After Friday morning’s 2017 ACES conference general presentation on the “Online Misinformation Ecosystem” that broke down the climate of “fake news” on the internet, editors headed to “Don’t get fooled: How to spot bad information and fake news," presented by Gerri Berendzen. The session provided several practical takeaways on how to detect misleading or wrong information and prevent legitimate publications from becoming unsuspecting purveyors of “alternative facts.”
This is considered a given among journalists when dealing with sources, but we have to do this with our writers and clients as well. There is a growing culture of mistrust among readers who generally don’t remember who got something first, but will remember who got it wrong. It’s important for editors to be on their guard to ensure accuracy in the materials they read. Ask yourself: How do we know this fact? Who said it? How do they know this? What’s the source for their information? In the session, we saw examples of how simple questions on subjects ranging from homeschool enrollment to the definition of the labor force could lead to light digging that changed a narrative.
Time constraints are real, especially if you’re working on daily papers or websites. A useful tip shared was to know what information is most likely to be incorrect in general AND to take stock of problem areas—your own, the writers you work with, sources, etc. This can help you prioritize areas to focus on while editing.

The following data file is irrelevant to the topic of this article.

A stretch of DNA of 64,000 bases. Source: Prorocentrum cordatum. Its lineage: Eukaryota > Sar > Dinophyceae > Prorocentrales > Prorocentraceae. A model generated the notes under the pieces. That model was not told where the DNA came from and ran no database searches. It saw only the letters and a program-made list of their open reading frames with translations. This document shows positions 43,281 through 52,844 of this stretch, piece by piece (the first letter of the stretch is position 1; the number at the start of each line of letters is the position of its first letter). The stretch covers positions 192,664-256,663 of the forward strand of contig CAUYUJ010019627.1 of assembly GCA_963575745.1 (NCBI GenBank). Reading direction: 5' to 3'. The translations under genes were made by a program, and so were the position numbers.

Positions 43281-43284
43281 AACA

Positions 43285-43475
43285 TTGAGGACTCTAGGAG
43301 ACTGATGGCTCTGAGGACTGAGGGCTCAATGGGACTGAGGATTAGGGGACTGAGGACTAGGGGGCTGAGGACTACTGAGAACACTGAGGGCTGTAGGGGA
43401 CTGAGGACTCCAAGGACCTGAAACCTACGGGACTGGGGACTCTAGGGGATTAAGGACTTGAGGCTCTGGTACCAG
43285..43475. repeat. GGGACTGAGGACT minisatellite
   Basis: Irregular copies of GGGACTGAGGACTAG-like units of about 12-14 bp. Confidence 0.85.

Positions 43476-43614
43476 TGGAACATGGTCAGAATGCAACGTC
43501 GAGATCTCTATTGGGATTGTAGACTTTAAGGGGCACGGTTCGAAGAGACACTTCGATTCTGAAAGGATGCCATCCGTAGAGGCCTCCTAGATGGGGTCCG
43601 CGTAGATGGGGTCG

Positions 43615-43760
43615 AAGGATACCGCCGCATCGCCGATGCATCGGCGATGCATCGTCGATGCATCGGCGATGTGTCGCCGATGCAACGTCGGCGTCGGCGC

This list includes:
We spent some time on checking numbers. Journalists and editors are not expected to be mathematicians, but we should know math and how to ask questions about figures in a story. For example, look at the numbers and ask, how likely is this? How could someone count or determine that? Where did the number come from? What was the original source and context? Taking some time to look at numbers instead of glossing over them or assuming the writer/client checked them can make a big difference.
It is important to evaluate resources used in stories. For example, if referring to a website in copy, go to the site yourself and look around: Who runs it? Do they have an agenda? Check out the About page. If something about the site alerts you to a lopsided agenda or it says outright that it’s a satirical site, go elsewhere! It’s important to verify sources because once an established publication shares info from a shaky source, it may compromise that publication’s credibility or lead to misleading information being spread even further.
So, in general: If something seems too good to be true, question it. If a question comes up while reading, look into it. If something seems coincidental, check it out.
Even in our personal social media habits, we can ask ourselves whether we should share or retweet information that we can’t verify or that sounds outrageous.
The session’s takeaway was one of empowerment: While there may be a lot of false information out there, we can equip ourselves to prevent being part of that pipeline.